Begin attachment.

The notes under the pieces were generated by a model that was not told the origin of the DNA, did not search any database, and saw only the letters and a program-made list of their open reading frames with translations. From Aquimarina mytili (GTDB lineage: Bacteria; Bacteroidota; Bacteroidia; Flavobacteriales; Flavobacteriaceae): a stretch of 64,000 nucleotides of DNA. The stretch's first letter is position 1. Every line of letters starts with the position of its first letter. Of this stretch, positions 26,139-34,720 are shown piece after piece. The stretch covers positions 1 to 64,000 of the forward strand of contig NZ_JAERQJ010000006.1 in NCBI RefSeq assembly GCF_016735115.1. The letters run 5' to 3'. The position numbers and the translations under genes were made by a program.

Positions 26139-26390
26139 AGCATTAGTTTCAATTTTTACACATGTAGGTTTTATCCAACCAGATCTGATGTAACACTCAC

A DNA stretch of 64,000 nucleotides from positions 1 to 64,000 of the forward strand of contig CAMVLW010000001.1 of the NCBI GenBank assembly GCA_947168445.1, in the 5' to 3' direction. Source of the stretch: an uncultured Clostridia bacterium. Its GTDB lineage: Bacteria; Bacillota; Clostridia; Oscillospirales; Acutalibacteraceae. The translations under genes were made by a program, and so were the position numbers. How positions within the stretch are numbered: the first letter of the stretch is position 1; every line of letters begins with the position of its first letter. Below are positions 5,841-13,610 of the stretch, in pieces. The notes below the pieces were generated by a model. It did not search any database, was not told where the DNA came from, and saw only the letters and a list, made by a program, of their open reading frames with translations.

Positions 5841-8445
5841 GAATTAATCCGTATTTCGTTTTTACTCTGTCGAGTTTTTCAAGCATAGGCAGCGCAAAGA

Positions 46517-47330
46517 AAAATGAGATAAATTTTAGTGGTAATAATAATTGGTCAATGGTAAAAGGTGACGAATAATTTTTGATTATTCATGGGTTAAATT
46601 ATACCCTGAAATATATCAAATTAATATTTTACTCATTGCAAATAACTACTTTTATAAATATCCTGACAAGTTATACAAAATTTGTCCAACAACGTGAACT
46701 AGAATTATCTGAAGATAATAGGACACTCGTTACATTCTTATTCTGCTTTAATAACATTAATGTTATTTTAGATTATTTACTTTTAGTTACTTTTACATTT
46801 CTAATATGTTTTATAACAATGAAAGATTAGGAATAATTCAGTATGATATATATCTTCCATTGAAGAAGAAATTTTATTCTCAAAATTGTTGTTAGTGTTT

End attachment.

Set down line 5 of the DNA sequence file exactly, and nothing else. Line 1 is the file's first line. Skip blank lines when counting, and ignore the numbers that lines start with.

Positions 5841-8445